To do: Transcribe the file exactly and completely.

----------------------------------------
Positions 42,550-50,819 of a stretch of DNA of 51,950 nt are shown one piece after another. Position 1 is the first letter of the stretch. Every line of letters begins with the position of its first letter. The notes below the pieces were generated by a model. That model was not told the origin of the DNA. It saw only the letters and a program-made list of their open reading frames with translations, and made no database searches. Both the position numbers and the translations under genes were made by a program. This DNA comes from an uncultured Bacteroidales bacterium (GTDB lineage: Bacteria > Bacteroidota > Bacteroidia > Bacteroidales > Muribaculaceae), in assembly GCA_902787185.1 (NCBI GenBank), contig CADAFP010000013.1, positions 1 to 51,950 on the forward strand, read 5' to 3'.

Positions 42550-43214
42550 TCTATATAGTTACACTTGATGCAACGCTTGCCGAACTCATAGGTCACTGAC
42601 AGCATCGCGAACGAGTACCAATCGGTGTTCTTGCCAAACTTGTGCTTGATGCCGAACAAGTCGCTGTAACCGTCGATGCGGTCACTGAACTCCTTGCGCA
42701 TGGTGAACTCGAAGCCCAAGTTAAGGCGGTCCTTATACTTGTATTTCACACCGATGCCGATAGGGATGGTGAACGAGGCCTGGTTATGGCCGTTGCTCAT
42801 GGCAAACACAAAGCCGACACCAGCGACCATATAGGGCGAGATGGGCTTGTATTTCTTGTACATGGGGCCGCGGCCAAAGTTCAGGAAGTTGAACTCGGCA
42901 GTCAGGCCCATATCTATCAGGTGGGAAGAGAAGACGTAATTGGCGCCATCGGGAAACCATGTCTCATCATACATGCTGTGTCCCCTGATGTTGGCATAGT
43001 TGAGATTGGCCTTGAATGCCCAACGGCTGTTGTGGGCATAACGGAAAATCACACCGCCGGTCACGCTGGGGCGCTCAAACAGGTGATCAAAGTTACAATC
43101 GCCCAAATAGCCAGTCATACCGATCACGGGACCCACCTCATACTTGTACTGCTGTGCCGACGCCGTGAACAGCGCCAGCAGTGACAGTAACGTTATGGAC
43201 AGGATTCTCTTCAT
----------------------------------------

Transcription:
Positions 42,550-50,819 of a stretch of DNA of 51,950 nt are shown one piece after another. Position 1 is the first letter of the stretch. Every line of letters begins with the position of its first letter. The notes below the pieces were generated by a model. That model was not told the origin of the DNA. It saw only the letters and a program-made list of their open reading frames with translations, and made no database searches. Both the position numbers and the translations under genes were made by a program. This DNA comes from an uncultured Bacteroidales bacterium (GTDB lineage: Bacteria > Bacteroidota > Bacteroidia > Bacteroidales > Muribaculaceae), in assembly GCA_902787185.1 (NCBI GenBank), contig CADAFP010000013.1, positions 1 to 51,950 on the forward strand, read 5' to 3'.

Positions 42550-43214
42550 TCTATATAGTTACACTTGATGCAACGCTTGCCGAACTCATAGGTCACTGAC
42601 AGCATCGCGAACGAGTACCAATCGGTGTTCTTGCCAAACTTGTGCTTGATGCCGAACAAGTCGCTGTAACCGTCGATGCGGTCACTGAACTCCTTGCGCA
42701 TGGTGAACTCGAAGCCCAAGTTAAGGCGGTCCTTATACTTGTATTTCACACCGATGCCGATAGGGATGGTGAACGAGGCCTGGTTATGGCCGTTGCTCAT
42801 GGCAAACACAAAGCCGACACCAGCGACCATATAGGGCGAGATGGGCTTGTATTTCTTGTACATGGGGCCGCGGCCAAAGTTCAGGAAGTTGAACTCGGCA
42901 GTCAGGCCCATATCTATCAGGTGGGAAGAGAAGACGTAATTGGCGCCATCGGGAAACCATGTCTCATCATACATGCTGTGTCCCCTGATGTTGGCATAGT
43001 TGAGATTGGCCTTGAATGCCCAACGGCTGTTGTGGGCATAACGGAAAATCACACCGCCGGTCACGCTGGGGCGCTCAAACAGGTGATCAAAGTTACAATC
43101 GCCCAAATAGCCAGTCATACCGATCACGGGACCCACCTCATACTTGTACTGCTGTGCCGACGCCGTGAACAGCGCCAGCAGTGACAGTAACGTTATGGAC
43201 AGGATTCTCTTCAT